Pictured here is Sierra Jane Downing, a seven-year-old from Pagosa Springs, Colorado, alive and recovering after briefly succumbing to a nasty little bug by the name of bubonic plague. Have you heard of it? Of course you have — but you probably didn't know people still contracted it.
A few days after returning from a camping trip, where doctors believe Sierra was likely to have contracted the plague, her temperature soared to 107 degrees, driving her body to seizure. And her parents originally thought was a nasty case of flu. The AP's Catherine Tsai reports:
The Downings eventually learned their daughter was ill with one of the last things they would've thought: bubonic plague, a disease that wiped out one-third of Europe in the 14th century but is now exceedingly rare-it hasn't been confirmed in Colorado since 2006-and treatable if caught early.
According to federal health officials, there have only been two other confirmed cases of bubonic plague this year (one in New Mexico, the other in Oregon), and one probable case (again in Oregon). None of the incidences were fatal, and 2—3 cases is actually pretty much par for the bubonic course in the U.S. on any given year:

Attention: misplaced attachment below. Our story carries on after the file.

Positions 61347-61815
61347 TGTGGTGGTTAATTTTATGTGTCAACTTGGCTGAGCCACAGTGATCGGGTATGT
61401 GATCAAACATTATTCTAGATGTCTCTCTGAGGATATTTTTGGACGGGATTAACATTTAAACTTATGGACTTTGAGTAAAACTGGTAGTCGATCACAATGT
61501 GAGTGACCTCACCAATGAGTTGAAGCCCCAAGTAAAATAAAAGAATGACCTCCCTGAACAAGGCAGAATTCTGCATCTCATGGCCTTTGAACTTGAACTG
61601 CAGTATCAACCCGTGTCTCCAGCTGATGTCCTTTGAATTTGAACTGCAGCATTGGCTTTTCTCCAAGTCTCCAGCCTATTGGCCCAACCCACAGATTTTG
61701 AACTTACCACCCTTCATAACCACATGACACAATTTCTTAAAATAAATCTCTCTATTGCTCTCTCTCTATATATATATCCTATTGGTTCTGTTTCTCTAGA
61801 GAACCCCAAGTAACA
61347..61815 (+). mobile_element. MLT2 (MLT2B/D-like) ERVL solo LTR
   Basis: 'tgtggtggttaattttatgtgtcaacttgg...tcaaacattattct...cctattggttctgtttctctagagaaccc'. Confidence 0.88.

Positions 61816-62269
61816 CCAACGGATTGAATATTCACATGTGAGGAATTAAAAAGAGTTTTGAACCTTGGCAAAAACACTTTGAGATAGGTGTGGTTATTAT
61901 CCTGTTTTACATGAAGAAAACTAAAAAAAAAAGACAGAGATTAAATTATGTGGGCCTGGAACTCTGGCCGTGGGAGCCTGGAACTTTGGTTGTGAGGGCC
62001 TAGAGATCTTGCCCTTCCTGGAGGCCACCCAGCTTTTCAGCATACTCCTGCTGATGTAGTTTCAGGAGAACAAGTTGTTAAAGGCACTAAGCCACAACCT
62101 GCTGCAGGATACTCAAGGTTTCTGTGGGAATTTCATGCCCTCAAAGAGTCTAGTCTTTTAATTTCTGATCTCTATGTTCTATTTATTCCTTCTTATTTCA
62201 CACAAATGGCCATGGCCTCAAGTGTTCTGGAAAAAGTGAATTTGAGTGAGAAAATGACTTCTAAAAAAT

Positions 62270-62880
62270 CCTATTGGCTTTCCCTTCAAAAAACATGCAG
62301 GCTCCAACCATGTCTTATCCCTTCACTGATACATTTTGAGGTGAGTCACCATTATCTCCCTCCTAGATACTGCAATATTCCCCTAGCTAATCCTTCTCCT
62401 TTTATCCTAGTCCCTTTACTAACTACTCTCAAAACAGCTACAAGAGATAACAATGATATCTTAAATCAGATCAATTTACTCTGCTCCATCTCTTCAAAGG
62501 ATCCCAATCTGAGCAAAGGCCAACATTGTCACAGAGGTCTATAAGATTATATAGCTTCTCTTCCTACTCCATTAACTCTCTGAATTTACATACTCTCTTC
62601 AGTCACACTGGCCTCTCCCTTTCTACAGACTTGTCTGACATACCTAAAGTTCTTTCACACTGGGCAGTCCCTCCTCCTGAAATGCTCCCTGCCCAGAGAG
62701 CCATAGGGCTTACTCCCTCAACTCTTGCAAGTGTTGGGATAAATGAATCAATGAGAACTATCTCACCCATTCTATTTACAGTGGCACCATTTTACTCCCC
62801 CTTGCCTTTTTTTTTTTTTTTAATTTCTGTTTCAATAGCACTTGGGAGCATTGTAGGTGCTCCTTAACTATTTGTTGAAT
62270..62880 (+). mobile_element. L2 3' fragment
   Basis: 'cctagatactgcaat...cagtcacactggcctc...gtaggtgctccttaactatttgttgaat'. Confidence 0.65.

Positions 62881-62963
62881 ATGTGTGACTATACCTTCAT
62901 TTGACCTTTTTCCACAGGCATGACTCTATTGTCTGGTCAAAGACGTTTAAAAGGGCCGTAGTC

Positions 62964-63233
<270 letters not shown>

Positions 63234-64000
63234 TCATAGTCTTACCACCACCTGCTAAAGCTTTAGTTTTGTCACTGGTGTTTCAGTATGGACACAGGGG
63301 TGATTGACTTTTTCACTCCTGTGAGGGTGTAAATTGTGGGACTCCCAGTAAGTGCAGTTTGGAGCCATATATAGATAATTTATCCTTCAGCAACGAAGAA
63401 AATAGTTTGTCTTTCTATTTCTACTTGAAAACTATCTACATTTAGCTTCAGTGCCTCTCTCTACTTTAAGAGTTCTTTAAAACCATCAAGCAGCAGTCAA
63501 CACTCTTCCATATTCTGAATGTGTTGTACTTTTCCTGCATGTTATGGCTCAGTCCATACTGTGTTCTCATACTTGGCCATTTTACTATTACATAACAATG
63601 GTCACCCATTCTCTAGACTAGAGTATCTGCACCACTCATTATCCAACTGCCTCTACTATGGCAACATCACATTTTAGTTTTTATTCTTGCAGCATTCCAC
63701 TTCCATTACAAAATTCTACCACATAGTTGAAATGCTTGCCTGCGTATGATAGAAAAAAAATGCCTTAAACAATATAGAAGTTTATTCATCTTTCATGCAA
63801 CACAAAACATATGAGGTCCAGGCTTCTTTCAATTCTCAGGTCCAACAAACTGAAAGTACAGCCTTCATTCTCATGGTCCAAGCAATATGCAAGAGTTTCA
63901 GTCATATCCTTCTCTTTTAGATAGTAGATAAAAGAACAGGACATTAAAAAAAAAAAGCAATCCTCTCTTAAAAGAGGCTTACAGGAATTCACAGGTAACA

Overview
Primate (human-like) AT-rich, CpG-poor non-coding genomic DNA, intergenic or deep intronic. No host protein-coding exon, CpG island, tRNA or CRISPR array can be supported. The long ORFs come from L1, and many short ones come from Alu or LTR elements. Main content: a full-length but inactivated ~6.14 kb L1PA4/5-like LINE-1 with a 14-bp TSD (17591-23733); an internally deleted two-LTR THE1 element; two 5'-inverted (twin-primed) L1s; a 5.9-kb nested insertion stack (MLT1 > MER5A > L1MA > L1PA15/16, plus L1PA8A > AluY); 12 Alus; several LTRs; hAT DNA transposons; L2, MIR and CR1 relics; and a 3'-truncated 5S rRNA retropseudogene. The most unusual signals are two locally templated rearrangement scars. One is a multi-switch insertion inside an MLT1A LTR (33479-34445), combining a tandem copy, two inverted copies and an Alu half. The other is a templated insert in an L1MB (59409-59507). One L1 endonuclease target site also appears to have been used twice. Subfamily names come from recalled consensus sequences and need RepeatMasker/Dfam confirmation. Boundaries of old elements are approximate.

Officials with the Centers for Disease Control and Prevention acknowledged that a series of frightening illnesses linked to insects and pests have been surfacing lately across the country, including mosquito-borne West Nile virus outbreaks in Texas and other states, deadly hantavirus cases linked to Yosemite National Park, and some scattered plague cases.
But with some of the illnesses-like plague-this is not an unusually bad year.
Read more over at the Denver Post.